4. 4 Marie
    July 7, 2016 at 7:55 pm

    I may have missed some posts regarding the recent problems the boys are having and in their mistreatment of you. What I do realize though is that both boys are still very young and still have growth in the future. The trauma of their life experiences are difficult to fathom.

    In an effort to connect the dots, though this could be viewed as a “stretch” to some, I recall my own father and a dear uncle telling many stories but none of the most traumatic times in their lives. One was the Battle of Buldge. Another person that comes to mind was a 90 year old gentleman who was still experiencing PTSD from recalling his experience in Germany where a woman was carrying her dead child, crying, screaming, at the tanker he was in. Yet another was a friend that started experincing PTSD (again)from the Vietnam, after learning he is eligible for more financial help from the VA. He advised me that the call he received telling him he was eligible for more financial help was great, but ever since the call, his PTSD kicked in, again. He was very sick, even hospitalized for quite some time.

    What is my point? Well, from my experience taking to so many people that have experienced trauma, I have learned, everyone is different. So many people do better, not reliving the past. Some do not want to share “the pain” to help another person out. Some are more willing. I personally do not think people have to relive their failures, or the things that hurt so terribly,

    With that being said, ofcourse a person “escaping” with pills or alcohol, is in need of psychotherapy to help them heal. Once they reach a point of comfort, at that point, it is fine not to want to relive over and over again to the public, their pain. Some do it better in smaller quarters. I think the boys will come around. Hang in there. Your time and money was not wasted. Far from it!

  5. 5 tape
    July 8, 2016 at 5:15 am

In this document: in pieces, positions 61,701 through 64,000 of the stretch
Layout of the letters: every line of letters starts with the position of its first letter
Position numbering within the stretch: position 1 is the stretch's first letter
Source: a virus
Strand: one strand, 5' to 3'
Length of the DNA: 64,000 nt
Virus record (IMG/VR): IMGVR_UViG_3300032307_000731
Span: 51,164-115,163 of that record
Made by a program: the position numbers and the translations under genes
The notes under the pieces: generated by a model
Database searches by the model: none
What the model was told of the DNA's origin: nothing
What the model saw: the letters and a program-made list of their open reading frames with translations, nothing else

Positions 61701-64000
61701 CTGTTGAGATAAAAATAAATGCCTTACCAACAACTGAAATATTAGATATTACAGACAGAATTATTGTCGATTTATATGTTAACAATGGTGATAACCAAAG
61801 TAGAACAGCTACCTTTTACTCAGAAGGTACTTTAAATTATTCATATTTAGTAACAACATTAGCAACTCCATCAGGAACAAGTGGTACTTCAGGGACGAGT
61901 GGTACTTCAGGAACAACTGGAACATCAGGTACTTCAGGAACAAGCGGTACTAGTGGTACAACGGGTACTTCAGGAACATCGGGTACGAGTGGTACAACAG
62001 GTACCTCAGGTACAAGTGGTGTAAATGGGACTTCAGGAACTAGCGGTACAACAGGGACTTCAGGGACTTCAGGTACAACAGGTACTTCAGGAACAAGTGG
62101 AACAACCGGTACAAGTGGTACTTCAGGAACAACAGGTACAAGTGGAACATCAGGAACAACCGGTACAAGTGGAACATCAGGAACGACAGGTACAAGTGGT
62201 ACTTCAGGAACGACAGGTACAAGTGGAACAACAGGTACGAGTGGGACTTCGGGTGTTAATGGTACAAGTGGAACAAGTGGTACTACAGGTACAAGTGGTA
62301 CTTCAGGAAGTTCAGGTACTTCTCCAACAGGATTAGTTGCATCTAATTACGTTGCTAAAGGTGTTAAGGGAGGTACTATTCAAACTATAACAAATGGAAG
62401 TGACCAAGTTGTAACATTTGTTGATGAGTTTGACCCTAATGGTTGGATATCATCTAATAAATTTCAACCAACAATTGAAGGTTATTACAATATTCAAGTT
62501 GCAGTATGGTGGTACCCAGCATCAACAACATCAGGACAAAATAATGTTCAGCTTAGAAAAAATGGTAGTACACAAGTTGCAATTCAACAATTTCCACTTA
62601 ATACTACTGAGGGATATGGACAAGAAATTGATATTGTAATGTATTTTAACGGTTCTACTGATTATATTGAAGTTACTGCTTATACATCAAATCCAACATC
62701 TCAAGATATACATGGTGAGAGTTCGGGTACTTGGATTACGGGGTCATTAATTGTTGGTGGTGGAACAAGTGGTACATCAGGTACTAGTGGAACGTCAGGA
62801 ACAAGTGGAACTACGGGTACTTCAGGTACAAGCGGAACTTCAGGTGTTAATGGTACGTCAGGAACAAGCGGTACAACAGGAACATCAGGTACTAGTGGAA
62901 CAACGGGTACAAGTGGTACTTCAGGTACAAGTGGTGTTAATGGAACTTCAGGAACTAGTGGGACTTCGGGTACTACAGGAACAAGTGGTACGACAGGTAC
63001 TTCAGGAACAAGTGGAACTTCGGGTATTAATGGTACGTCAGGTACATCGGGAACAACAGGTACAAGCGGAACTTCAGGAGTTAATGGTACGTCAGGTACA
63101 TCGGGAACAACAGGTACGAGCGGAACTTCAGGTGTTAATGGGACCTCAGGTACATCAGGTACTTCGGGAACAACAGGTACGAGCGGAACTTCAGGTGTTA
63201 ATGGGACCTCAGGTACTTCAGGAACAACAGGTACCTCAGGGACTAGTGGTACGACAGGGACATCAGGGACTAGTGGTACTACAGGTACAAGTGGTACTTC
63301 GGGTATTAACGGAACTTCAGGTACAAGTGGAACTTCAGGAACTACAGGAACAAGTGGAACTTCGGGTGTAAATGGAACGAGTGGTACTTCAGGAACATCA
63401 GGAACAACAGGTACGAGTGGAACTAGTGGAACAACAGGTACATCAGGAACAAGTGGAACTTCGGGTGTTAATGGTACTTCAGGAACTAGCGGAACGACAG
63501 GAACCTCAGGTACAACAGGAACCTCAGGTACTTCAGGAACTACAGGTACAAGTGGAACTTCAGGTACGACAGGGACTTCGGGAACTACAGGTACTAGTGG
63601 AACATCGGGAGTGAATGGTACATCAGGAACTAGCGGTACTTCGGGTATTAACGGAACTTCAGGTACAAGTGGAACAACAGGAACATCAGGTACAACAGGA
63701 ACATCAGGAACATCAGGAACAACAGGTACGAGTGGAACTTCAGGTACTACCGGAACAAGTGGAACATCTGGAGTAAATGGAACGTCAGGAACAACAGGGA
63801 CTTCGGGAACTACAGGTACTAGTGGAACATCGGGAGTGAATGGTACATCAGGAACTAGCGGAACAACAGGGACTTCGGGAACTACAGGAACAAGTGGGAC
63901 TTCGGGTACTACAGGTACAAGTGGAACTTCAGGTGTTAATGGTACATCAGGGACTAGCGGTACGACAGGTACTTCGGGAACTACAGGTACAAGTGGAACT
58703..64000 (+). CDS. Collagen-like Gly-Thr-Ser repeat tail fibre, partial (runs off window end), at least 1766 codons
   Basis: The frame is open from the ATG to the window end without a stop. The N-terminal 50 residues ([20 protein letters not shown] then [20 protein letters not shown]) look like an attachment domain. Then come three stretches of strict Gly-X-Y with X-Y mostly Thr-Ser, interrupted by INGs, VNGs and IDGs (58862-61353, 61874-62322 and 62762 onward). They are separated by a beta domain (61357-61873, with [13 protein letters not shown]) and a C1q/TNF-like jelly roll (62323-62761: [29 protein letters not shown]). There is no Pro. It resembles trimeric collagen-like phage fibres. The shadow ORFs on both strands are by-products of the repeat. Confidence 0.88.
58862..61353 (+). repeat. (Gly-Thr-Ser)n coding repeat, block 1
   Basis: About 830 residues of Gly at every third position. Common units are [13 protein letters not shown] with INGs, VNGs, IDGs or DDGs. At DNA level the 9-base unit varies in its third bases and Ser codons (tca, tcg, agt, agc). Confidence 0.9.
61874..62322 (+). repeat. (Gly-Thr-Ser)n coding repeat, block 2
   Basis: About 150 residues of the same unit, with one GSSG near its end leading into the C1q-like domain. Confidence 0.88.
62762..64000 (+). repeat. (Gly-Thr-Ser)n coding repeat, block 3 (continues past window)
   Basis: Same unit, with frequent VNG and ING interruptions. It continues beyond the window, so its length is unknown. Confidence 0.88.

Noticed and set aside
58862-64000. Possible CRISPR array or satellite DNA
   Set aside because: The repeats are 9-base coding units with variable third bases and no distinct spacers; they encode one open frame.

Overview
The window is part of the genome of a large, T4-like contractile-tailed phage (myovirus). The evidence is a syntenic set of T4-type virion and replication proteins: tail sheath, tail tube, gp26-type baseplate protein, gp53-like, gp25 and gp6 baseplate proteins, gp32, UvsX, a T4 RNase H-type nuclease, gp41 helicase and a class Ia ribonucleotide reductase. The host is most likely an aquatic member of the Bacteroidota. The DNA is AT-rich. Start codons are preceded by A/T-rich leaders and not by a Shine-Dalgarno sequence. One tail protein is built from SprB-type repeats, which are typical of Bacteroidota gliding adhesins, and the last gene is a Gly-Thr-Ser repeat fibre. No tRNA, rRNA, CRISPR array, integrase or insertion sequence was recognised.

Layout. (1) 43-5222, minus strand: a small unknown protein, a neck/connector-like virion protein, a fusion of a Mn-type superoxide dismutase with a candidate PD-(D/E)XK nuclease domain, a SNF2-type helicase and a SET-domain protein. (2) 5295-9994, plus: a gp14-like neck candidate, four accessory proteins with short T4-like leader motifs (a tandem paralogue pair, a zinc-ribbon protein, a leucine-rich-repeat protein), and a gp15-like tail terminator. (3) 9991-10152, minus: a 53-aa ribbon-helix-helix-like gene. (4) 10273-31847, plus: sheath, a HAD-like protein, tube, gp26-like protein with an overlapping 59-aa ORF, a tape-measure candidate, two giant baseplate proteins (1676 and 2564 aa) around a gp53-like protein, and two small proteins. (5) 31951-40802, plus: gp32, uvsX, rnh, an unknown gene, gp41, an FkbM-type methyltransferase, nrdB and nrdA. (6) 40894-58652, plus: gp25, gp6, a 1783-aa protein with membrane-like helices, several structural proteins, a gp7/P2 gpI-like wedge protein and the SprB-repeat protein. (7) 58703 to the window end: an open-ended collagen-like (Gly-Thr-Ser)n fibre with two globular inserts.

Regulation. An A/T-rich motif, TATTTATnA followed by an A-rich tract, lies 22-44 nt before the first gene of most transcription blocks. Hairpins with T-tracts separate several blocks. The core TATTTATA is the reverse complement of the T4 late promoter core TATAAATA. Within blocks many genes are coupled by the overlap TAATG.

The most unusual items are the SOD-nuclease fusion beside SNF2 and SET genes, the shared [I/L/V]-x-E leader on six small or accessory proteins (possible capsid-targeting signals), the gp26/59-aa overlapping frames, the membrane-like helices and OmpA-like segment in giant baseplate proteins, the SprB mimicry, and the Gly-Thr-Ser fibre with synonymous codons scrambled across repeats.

It is not just about helping the individual. It is also about giving representation in a highly flawed system and justice in a wider sense. It is difficult to put a price tag on that. It adds gravity to your cause.

  6. 6 Willow54
    July 14, 2016 at 5:15 am

    The one thing that stands out in all this is that it is incredibly difficult to place your trust in people when it seems like every interaction you had with those around you was a lottery in terms of how the outcome might play out. Of course, trust is a two way street, and this is something you clearly have recent experience of.

    The ex-offenders obviously have trust issues. Their earlier lives and prison time have only proved to re-inforce the notion that nobody can be trusted not to disadvantage or harm them. You have trust issues in so far as you cannot be sure the ex-offenders won’t try to rob you or murder you in your bed, or based on previous comments of the ilk, accuse you of sexual assault, all in spite of your stated good intention only to help them and give them a stable base from which to rebuild their damaged lives.

    Sadly I don’t have all the answers for how to square this circle of mistrust. All you can do is behave impeccably and carry out your mission as you have stated it to be. Your visitors on the other hand, have to face up to their pasts, their demons or whatever other barriers to successful lives they feel they have, and learn to put aside their assertions of being persecuted. Easy to say but clearly difficult to achieve. If I knew how to get them to do that, no doubt I’d be a billionaire and ex-offenders would be beating a path to my front door and getting in line for the “treatment”.

    I’m not and they are not, so until that happens, and it won’t be any time soon, or maybe ever, you’re all they’ve got!